Fran:                Everybody can see it.

Mike:                We’ll add her to the circulation list. You just let us know when she’s good for it and we’ll send it to her as well.

Fran:                Okay, so the Barnstable Patriot about two weeks ago in the early files in 1935 …

Ms. Hadley:     Tom read that to me.

Fran:                Freedom hall, the meeting place for Cotuit, for all Cotuit activities was accepted as a gift from its owners by the fire district at the annual Monday evening meeting, the discussion of the evening centered on the proposition.  Some 200 voters attended the meeting and motioned to appropriate $5000 for enlarging the building so to provide a dance floor, showers, bowling alley, and suitable basketball court was adopted 76 to 62 but lacking the required two thirds vote for the appropriation, it was not effective.  I can tell you out of all of this, they got the basketball court.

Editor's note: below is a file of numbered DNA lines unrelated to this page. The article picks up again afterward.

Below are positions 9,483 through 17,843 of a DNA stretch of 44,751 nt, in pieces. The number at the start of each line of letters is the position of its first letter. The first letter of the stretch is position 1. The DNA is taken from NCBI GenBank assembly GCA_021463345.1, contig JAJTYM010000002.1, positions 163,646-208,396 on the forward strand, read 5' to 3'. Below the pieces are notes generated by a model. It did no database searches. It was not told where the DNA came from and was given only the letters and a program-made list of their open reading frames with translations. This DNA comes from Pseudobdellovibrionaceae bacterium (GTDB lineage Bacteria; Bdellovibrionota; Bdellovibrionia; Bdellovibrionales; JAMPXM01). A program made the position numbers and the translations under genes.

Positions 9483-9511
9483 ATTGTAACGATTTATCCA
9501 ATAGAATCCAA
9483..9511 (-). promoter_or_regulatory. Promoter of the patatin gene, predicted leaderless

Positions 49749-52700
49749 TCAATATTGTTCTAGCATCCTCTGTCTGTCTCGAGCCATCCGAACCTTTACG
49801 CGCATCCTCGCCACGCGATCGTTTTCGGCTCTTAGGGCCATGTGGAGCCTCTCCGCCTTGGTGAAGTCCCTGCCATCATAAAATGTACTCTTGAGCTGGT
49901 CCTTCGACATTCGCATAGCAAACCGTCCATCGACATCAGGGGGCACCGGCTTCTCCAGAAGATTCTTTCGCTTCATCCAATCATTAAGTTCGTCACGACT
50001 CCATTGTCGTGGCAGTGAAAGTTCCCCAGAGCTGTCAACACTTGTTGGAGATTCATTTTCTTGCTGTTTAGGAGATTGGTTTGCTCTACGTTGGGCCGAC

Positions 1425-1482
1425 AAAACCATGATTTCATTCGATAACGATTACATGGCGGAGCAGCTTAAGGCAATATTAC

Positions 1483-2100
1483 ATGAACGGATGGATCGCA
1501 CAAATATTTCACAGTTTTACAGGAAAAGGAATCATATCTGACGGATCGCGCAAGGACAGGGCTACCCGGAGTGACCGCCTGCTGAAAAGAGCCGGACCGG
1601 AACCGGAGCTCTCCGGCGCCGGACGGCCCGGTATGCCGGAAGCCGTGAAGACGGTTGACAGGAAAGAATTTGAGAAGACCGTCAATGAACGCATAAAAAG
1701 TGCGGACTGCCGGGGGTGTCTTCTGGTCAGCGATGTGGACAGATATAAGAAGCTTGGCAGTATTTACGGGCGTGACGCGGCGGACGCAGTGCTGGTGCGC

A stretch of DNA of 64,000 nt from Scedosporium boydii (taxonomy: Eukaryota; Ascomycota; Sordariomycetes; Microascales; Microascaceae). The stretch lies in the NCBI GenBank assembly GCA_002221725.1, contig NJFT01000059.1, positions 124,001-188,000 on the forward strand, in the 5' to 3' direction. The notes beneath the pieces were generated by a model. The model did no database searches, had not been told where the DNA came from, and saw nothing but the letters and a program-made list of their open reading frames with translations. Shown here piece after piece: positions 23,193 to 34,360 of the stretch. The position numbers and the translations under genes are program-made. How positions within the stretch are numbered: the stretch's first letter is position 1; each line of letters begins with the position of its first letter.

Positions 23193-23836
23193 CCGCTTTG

Fran:                That’s it.  We could have a motion to adjourn.  So moved.  Thank you.  We’re adjourned.